• Carry the registration and insurance card with you. Don’t leave personal identification documents or credit cards in your vehicle.
  • When you pay to park in a lot or garage, leave just the ignition key with the attendant. Make sure no personal information is attached. Do the same when you take your car for repairs.

Add Extra Protection

  • Install a mechanical locking device -- commonly called clubs, collars, or j-bars -- that locks to the steering wheel, column, or brake to prevent the wheel from being turned more than a few degrees. Use it!
  • Investigate security systems if you live in a high-theft area or drive an automobile that’s an attractive target for thieves. You may get a discount on your auto insurance.
  • Look into CAT (Combat Auto Theft) and HEAT (Help Eliminate Auto Theft) partnership programs where individuals voluntarily register their cars with the police, and allow the police to stop the car during certain hours when they normally would not be driving (such as midnight to 5 a.m.). All participants display decals in a designated area on their vehicles.

What About Carjacking?

  • Carjacking -- stealing a car by force -- has captured headlines in the last few years. Statistically, your chances of being a carjacking victim are very slim, and preventive actions can reduce the risk even more.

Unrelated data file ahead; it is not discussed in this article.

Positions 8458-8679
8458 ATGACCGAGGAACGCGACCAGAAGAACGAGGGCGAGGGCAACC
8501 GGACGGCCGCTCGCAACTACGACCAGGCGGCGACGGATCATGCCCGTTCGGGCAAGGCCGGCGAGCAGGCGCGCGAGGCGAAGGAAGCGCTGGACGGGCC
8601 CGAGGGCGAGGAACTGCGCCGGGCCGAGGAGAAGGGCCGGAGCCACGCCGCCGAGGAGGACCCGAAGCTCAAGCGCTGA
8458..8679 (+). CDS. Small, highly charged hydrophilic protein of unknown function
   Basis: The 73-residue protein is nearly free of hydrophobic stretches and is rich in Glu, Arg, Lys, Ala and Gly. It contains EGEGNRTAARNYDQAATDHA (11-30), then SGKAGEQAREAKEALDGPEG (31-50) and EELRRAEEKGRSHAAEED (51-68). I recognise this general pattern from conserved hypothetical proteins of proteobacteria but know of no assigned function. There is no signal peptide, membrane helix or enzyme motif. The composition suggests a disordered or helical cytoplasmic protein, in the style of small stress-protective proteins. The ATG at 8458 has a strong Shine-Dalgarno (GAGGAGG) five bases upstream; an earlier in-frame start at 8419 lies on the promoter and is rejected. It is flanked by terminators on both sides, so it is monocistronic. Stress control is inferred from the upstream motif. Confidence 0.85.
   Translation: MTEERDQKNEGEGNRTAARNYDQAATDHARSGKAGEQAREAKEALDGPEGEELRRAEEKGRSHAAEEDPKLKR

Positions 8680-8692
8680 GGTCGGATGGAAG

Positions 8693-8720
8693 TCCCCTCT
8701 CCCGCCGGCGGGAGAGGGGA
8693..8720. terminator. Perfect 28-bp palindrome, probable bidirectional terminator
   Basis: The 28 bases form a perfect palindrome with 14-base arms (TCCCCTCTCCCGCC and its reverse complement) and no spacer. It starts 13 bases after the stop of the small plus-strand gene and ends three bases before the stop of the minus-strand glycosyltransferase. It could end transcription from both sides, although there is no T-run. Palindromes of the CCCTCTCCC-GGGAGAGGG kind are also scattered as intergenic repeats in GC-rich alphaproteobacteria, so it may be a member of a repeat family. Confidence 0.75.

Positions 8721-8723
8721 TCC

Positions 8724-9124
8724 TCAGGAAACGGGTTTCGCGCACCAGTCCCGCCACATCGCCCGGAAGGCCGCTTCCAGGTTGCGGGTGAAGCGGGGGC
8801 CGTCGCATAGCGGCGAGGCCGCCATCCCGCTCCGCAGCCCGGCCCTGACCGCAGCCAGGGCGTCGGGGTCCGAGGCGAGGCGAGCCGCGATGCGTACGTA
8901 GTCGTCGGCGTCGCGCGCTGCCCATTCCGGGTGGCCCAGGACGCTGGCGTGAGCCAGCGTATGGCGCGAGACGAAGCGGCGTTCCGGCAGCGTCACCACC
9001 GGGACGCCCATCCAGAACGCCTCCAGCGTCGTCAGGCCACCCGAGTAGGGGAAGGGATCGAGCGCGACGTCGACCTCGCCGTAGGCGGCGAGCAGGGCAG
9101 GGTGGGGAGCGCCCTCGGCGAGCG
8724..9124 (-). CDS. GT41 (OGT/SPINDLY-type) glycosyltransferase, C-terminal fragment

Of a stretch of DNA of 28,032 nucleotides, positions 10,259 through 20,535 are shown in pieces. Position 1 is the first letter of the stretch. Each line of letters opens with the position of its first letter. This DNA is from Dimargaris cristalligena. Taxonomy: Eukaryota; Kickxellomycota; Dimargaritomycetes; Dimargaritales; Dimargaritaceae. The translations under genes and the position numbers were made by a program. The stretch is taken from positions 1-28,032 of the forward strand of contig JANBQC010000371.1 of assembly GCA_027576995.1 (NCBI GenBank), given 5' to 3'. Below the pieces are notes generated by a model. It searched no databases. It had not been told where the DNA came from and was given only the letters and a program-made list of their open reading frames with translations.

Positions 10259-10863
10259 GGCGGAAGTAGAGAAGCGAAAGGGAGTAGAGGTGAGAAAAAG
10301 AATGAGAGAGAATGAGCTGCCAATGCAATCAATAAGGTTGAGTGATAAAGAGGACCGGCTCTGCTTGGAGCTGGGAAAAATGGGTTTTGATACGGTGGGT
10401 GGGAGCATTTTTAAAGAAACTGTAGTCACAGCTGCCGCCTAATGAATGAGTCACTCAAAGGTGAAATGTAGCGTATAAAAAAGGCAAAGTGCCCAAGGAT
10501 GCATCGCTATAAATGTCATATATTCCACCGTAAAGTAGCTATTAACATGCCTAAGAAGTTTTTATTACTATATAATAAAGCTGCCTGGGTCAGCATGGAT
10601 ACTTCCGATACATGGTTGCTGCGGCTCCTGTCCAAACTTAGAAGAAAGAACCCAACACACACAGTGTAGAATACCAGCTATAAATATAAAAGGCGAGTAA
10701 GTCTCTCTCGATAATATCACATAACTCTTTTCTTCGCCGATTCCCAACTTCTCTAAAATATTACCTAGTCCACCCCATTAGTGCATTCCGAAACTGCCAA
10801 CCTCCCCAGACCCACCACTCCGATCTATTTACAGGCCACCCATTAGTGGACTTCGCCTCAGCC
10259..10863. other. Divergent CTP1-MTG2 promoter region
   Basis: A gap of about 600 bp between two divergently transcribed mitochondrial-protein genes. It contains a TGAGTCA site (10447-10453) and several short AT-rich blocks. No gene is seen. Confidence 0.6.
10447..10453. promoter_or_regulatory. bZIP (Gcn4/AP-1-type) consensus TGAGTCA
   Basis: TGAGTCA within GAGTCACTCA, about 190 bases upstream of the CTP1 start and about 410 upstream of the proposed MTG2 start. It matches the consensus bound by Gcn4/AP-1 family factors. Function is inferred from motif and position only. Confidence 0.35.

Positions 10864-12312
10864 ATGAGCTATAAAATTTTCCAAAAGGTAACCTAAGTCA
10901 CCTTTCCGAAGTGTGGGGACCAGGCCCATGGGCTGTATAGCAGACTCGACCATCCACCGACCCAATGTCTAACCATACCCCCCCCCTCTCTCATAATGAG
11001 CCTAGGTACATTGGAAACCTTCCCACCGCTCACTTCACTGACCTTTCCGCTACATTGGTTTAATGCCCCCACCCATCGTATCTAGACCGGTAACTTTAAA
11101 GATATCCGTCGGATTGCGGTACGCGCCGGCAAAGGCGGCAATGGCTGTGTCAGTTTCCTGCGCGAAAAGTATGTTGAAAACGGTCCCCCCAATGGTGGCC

• Etch the vehicle identification number (VIN) on the windows, doors, fenders, and trunk lid. This helps discourage professional thieves who have to either remove or replace etched parts before selling the car. Copy the VIN and your tag number on a card and keep it in a safe place. If your vehicle is stolen, the police need this information.
  • Approach your car with the key in hand. Look around and inside before getting in.
  • When driving, keep your car doors locked and windows rolled up at all times.
  • Be especially alert at intersections, gas stations, ATMs, shopping malls, convenience and grocery stores -- all are windows of opportunity for carjackers.
  • Park in well-lighted areas with good visibility, close to walkways, stores, and people.
  • If the carjacker has a weapon, give up the car with no questions asked. Your life is worth more than a car.

Beware Of the "Bump-and-Rob"

  • It works like this. A car, usually with a driver and at least one passenger, rear-ends or “bumps” you in traffic. You get out to check the damage. The driver or one of the passengers jumps in your car and drives off.
  • If you’re bumped by another car, look around before you get out. Make sure there are other cars around, then check out the car that’s rear-ended you and who’s in it. If the situation makes you uneasy, stay in the car and insist on moving to a police station or busy, well-lighted area to exchange information.